It is time for the Jewish community to rally together around the issue of welcoming newcomers. No mitzvah is repeated more often in the Torah than to “welcome the stranger.” (“Stranger” is not our preferred translation because of its sometimes negative connotations in English, so we say “newcomer.”)
Welcoming newcomers is not the domain of just one movement or institution. We must coordinate across denominational and organizational lines to determine what works best in finding and reaching people, how we on the inside can engage those still on the outside, and what are the messages of meaning and value that will draw them in.
Join the Big Tent Coalition here.
“[T]he vast majority of rabbis are aware that they must continue to pursue ways of engaging members, reaching out beyond the core community and including participants who have historically been sidelined by the synagogue….What is most apparent is that many synagogues are seeking ways to change the fundamental assumptions about membership and participation. Rabbis are honest about the problems that synagogues exhibit and know that critiques are often leveled at them — they are still not shaping enough people"s lives and often are perceived as out of touch and parochial.
However, with their heightened willingness to rethink their roles and congregations, rabbis are hopeful that they will overcome challenges to make Judaism more relevant in the lives of American Jews beyond the High Holidays.”
At S3K, we take pride in disseminating only top-quality research and learning on synagogue life. But sometimes–for example, when there are mere hours before the first of five or more High Holyday sermons (followed immediately by one or two Shabbat divrei Torah)–quality just won’t do: it’s all about the quantity. Words, words, words: ideally, strung together coherently, but at this point….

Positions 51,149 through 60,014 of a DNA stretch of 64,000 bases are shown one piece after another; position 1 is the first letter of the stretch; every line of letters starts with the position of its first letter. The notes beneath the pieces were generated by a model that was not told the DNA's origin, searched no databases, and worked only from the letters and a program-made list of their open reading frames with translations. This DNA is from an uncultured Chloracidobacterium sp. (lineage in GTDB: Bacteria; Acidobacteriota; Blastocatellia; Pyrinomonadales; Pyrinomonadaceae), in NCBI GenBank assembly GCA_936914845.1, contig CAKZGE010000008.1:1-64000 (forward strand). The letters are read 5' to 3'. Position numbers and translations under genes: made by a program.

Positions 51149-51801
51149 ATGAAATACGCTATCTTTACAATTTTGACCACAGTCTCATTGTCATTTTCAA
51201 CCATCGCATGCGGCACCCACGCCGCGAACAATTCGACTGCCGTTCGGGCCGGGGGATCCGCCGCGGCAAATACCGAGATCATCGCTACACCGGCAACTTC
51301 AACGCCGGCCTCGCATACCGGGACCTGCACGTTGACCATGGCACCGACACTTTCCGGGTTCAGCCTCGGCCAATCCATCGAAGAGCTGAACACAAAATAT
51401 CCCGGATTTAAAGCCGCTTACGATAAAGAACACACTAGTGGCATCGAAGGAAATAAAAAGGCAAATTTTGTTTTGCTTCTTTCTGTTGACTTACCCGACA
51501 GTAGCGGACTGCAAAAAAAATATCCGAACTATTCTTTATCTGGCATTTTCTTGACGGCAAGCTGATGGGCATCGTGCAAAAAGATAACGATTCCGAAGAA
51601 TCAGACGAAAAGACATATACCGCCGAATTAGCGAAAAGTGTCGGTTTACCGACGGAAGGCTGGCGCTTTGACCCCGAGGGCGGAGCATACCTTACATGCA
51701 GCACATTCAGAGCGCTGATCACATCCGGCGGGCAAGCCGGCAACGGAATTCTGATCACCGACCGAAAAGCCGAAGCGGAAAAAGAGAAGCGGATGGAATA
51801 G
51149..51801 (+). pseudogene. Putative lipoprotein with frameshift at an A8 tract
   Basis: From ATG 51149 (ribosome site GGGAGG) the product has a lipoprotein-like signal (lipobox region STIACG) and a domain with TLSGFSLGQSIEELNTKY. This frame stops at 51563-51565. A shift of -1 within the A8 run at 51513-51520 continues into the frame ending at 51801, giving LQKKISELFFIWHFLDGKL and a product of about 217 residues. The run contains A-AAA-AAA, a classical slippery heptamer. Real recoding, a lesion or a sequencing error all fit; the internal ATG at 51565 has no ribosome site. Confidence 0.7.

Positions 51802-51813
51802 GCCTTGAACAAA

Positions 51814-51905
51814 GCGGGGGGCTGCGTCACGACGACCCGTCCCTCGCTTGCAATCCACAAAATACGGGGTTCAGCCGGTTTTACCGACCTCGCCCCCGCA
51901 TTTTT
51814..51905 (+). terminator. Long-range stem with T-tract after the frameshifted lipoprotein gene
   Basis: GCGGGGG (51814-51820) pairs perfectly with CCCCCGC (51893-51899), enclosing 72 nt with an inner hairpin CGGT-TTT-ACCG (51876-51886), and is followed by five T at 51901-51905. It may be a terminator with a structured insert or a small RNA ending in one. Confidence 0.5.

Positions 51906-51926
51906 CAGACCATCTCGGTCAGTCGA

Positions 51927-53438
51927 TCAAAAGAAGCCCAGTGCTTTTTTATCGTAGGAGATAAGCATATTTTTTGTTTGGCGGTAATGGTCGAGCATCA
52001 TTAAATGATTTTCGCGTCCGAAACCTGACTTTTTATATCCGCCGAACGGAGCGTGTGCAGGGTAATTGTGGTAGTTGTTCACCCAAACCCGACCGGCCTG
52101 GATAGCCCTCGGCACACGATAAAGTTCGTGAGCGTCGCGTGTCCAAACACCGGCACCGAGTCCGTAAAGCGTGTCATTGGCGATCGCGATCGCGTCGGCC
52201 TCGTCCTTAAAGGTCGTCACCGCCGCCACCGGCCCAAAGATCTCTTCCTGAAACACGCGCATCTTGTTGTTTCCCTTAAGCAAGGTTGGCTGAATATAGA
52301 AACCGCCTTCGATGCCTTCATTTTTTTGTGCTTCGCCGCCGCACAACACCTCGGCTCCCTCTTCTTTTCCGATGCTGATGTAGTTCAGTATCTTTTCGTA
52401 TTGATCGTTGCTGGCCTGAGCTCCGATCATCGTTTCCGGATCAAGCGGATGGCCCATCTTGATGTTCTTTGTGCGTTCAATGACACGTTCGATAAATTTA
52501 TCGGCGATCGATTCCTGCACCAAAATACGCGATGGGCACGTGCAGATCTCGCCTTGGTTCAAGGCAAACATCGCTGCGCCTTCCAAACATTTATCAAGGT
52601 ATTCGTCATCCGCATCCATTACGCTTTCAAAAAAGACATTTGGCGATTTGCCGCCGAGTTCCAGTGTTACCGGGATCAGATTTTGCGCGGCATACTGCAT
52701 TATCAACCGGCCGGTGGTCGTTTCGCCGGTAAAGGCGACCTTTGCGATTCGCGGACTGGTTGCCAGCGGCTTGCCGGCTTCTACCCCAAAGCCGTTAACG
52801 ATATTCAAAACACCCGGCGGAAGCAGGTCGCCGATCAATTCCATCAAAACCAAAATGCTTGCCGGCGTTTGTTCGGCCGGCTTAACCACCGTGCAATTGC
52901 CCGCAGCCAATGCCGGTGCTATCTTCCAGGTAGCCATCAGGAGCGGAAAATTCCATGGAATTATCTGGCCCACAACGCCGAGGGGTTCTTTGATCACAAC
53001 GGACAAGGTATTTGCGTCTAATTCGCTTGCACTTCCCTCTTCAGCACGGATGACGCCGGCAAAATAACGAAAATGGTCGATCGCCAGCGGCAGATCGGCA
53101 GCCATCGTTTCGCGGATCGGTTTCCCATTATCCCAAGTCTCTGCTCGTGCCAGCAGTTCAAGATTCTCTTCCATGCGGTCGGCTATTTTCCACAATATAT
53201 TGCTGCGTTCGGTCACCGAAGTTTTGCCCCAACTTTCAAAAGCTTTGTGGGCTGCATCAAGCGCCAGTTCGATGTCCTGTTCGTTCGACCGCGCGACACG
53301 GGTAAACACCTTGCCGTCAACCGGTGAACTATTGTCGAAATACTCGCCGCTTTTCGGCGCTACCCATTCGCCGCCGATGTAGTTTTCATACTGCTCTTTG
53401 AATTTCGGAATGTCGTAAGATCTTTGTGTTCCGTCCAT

Thanks to our friends at the Jewish Journal, help is on the way!
Shanah tovah umetukah to all!
The RRA’s Richard Hirsch offers good advice in The Forward for reviewing High Holyday services:
“Given the diverse nature of our community, did our services manage to provide comfortable access for most people?”
“Given the need to balance personal reflection and prayer with communal participation and congregational singing, did our services allow enough time for both?”
“Given that many of our members are familiar with the liturgy while many others are not, did our services hit a reasonable balance between fidelity to the core structure and innovation?”
“Given that this year we decided to try a new innovation, do we have enough sense of the response to try it again, drop it, or modify it?”
“Given that we assign the final responsibility for shaping the Yamim Noraim services to the rabbi, are there suggestions you might want to offer to her for consideration for next year?”
“Given that there are many opportunities for spiritual enrichment, what was one moment during the services that you felt was particularly powerful for our community?”
For our communities to fulfill the high expectations we have for them, we need to think in terms of “we” and not “me.” Congregants should come to the Yamim Noraim with the expectation of working on teshuvah, and then rate the services in terms of how well the services supported that work. That will be an authentic indicator of how well a community and its rabbi work together to accomplish the holy work of the season of repentance.